Systemic thinking and action refers to an approach where you take the socio-ecological system into account, avoid sectorial thinking, where you have a relational focus on how parts interact and how emergent properties can be used as leverage points. This is different from systematic thinking and action which is when our understanding of complexity emerge from our ability to put different subsystems together, like the pieces of a puzzle. Both systemic and systematic approaches are needed to tackle complex problems, but in water driven rural development we must introduce more of a systemic approach.

The importance of systemic thinking is perhaps most obvious when moving between scales (i.e., systems boundaries). Changing scales can be to move between field, farm, local community and landscape levels. It could also be to change the understanding of which stakeholders are to be involved, which time perspective to use (past, present and future) or which aspects to incorporate in the discussions (ecological, social, economic, etc). Applying systemic thinking in relation to the abovementioned dimensions means focusing on dynamic relationships and new emerging properties, additional stakeholder perspectives, as well as continuously identify new potentials for transformative change. 

Support learning through participation

The most important resource in multi-stakeholder processes are of course the stakeholders themselves. One reason is the knowledge and experiences they bring with them, contributing to innovation and adapted management solutions. Another reason is that they bridge between the stakeholder platform and the wider context, spreading the word, implementing new perspectives in society at large. Finally, stakeholders enable us to identify weaknesses in our shared approaches and suggestions. Knowing what really matters for the individuals they represent, if truly participating, they will be able to improve any output from the multi-stakeholder process.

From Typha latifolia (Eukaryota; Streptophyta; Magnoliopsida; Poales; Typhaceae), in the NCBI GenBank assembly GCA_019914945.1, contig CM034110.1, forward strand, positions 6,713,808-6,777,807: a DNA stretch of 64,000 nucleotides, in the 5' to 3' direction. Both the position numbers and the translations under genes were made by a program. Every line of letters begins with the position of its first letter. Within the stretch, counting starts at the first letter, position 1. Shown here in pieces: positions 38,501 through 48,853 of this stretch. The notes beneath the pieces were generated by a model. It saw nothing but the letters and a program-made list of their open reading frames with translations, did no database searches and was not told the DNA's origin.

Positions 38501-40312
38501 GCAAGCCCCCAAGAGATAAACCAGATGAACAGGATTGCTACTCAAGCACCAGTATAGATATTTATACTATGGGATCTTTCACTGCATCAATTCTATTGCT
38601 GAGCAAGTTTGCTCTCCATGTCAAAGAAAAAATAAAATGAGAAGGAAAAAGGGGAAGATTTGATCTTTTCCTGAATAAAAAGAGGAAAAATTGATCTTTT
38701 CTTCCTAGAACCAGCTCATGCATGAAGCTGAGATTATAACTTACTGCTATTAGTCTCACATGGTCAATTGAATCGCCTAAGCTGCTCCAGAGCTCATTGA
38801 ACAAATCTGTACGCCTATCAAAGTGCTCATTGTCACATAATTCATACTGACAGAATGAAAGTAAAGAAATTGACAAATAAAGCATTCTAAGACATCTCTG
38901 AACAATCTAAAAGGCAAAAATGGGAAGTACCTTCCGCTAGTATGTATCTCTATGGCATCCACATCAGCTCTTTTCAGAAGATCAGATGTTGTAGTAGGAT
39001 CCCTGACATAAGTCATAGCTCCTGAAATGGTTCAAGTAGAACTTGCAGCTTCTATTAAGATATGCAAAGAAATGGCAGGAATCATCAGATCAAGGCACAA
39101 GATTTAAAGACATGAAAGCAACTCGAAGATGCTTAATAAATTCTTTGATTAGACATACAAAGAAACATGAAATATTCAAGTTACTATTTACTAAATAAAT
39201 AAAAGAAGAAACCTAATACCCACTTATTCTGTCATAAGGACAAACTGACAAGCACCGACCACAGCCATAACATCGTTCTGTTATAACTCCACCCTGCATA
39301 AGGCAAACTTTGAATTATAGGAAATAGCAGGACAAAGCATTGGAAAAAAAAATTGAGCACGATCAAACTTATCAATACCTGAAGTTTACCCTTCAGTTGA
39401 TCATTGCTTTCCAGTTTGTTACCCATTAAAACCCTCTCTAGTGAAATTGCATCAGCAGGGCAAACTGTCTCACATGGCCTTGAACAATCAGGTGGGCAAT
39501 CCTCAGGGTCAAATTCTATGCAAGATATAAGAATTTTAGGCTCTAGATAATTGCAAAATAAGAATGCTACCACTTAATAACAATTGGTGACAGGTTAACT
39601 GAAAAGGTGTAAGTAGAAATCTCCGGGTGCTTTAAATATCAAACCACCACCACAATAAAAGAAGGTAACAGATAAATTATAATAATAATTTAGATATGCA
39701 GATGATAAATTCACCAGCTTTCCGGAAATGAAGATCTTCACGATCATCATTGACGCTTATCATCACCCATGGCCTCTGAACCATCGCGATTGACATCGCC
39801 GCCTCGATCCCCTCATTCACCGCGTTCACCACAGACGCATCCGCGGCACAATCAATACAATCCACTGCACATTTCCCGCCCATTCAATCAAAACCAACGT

Participation support stakeholders’ learning by involvement, engagement, a sense of ownership and by using methods that adapt to existing learning styles and preferences. In addition, by applying more participatory tools, stakeholders learn on four different levels simultaneously. They learn about:

  1. The issues at hand, for instance, new technologies, the ecosystem, legal frameworks, etc.
  2. The methods applied, for instance, the importance of participation for implementation.
  3. Each other’s perspective, that is, the strengths and weaknesses of other way of thinking.
  4. Your own perspective, become aware of the assumptions and/or limitations of your own thinking. 

As a leader you need to enable learning on all levels. This is done by implementing a process design and specific tools that enable and support the participants to reflect on these aspects.  

Making progress